Jump to content
Sockeye

Sockeye

New New
  • Joined:
  • Last Visited:
  • 10

    Content

  • 0

    Articles

  • 945

    Visitors

  • 0

    Followers

  • 0

    Points

Sockeye's Latest Activity

  1. Sockeye

    BP Cuff Readings vs. Arterial BP

    Sometimes you have to flush rather aggressively (or vigorously, as they like to call it in formal policies). There is no harm in that.
  2. Sockeye

    BP Cuff Readings vs. Arterial BP

    Really? Why not? Not the last three I worked in. Flushin CVLs has always been part of the capping policies. And for artlines, Edwards Lifesience makes a product called Vamp. Precisely for reflashing the sample discard back into the vessel. The Vamp or similar products are in use all around the world. So again, why not to flush the lines?
  3. Sockeye

    BP Cuff Readings vs. Arterial BP

    I go by artline. Giving the artline a couple of aggressive flushes using 2-5 cc syringe would take care of a possible fibrin clot. The last thing that you want is picking/choosing the pressure that you like most. You want to go by non invasive and you have a reason for it - fine; but then stick to it until you resolve your lines or health crisis.
  4. Sockeye

    ventilator settings

    What is IPPV in Bennet languge? SIMV?
  5. Sockeye

    ICU nursing Australia vs The US

    Is there a way to answer private mesages? The board won't let me write to the people writing to me. Pls send your normal email with your message.
  6. Sockeye

    Adelaide Jobs

    The NP system and approach in Oz is very different than in US. There very few NPs in Australia at this time. Correct me, but I think we are talking a couple of hundreds for the entire country. I don't think anyone would seriously be interested in hiring a brand new NP from overseas with less then 3 years work experience which is not even in the area of expertise. Sorry.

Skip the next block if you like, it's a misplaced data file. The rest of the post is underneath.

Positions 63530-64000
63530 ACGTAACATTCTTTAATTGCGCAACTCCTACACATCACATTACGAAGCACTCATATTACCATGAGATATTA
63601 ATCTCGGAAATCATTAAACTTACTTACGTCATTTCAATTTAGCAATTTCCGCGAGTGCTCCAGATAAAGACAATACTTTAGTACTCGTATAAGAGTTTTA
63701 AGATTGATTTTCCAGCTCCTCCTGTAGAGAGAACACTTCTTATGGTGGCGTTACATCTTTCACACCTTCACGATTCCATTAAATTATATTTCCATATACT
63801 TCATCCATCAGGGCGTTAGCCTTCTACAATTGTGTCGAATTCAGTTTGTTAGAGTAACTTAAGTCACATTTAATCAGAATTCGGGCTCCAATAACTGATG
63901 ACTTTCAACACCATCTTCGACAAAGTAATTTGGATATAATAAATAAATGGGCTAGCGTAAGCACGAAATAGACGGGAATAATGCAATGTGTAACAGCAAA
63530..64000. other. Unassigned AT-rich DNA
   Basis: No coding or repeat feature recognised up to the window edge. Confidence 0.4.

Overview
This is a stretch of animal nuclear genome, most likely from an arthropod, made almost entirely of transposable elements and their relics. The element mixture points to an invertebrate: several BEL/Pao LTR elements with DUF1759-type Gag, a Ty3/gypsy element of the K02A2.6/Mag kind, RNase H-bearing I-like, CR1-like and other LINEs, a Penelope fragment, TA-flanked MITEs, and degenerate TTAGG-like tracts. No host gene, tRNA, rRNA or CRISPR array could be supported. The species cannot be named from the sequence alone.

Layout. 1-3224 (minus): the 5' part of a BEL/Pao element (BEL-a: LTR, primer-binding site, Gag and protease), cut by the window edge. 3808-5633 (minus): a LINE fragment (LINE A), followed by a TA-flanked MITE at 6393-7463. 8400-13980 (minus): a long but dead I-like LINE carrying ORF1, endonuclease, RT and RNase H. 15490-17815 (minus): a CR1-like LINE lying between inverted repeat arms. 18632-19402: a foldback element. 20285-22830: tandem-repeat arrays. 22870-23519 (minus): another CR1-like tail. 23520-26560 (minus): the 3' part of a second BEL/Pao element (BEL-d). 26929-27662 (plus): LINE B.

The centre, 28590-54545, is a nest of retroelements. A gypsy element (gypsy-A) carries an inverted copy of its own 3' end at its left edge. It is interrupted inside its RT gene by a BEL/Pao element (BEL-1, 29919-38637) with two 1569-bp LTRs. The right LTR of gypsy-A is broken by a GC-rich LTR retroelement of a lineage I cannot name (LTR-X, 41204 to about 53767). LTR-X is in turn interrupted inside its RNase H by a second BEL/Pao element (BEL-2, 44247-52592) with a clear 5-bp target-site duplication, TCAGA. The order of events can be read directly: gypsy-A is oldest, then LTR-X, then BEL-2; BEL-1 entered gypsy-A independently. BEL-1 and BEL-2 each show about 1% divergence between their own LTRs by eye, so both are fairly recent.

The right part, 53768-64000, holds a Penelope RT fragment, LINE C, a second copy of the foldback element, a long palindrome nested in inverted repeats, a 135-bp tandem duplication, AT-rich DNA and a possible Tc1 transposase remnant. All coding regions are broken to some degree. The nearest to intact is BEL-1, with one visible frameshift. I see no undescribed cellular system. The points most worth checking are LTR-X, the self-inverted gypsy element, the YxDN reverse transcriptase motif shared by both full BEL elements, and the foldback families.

7. Sockeye

    ICU nursing Australia vs The US

    In most of the decent units those things are protocol driven. The docs prescribe a protocol. It would be up to the nursing staff to implement it based on the specific requirements of patient under care. So lets say for blood sugar control the docs would give you Insulin drip order with the request to optimize the BSLs within 4-10 range. They would not be generally interested in how you achieve that as long as Insulin requirements were not dramatic (>15 units/h). In Calgary we had protocols for management of traumatic brain injuries where nurses could initiate fluid boluses, start Noradrenalin, bolus hypertonic saline when they see fit in order to achieve certain clinical goals (CVP, CPP, ICP, etc). Ventilation wise, we would be talking about an order to wean off ventilator. This is Brisbane now. It would be up to nursing staff to decide to ease up sedation to a level of tube tolerance, go down on FiO2/ PS/PEEP based on the gas exchange, transition from lets say SIMV to PS ventilation - generally bringing the patient to the point of extubation. And then, upon a medical review, receive an order for extubation and implement it. In contrast, Toowoomba hospital ICU would not let nurses make any changes to the ventilators at all. So again, everything seems to be very unit specific. Unfortunately, someone who used to a certain level of independence in practice would have a major culture shock borderlining depression when they come to a place where their expertise, experience, knowledge and skill set is not generally needed, and they are unable to practice to the full scope of their abilities, capabilities and desire.
  8. You'd be making about $30/hour. Also, night and weekend premiums are quite high. There are jobs for nurses. Both part and full time. Google Queensland Health Work for Us website. Email your resume to the PCMs (NUMs in Oz language) and see what they have to offer.
  9. Sockeye

    ICU nursing Australia vs The US

    Interesting read. I am ICU RN from Canada now working in one of the largest Brisbane intensive care units. Pretty much everything said earlier is correct. I do however get an impression that North American nursing is somewhat superior (in terms of professional independence, philosophy and respect) to the Australian which generally follows the UK model of nursing. This is much very dependent upon each and every unit traditions and history. There are places where nurses treated as professional members of the same team, and there are places where you are looked at as a form of advanced domestic help of some sort. This is sad and hurts, but I guess if you don't have much to compare things with then you don't really know what you are missing.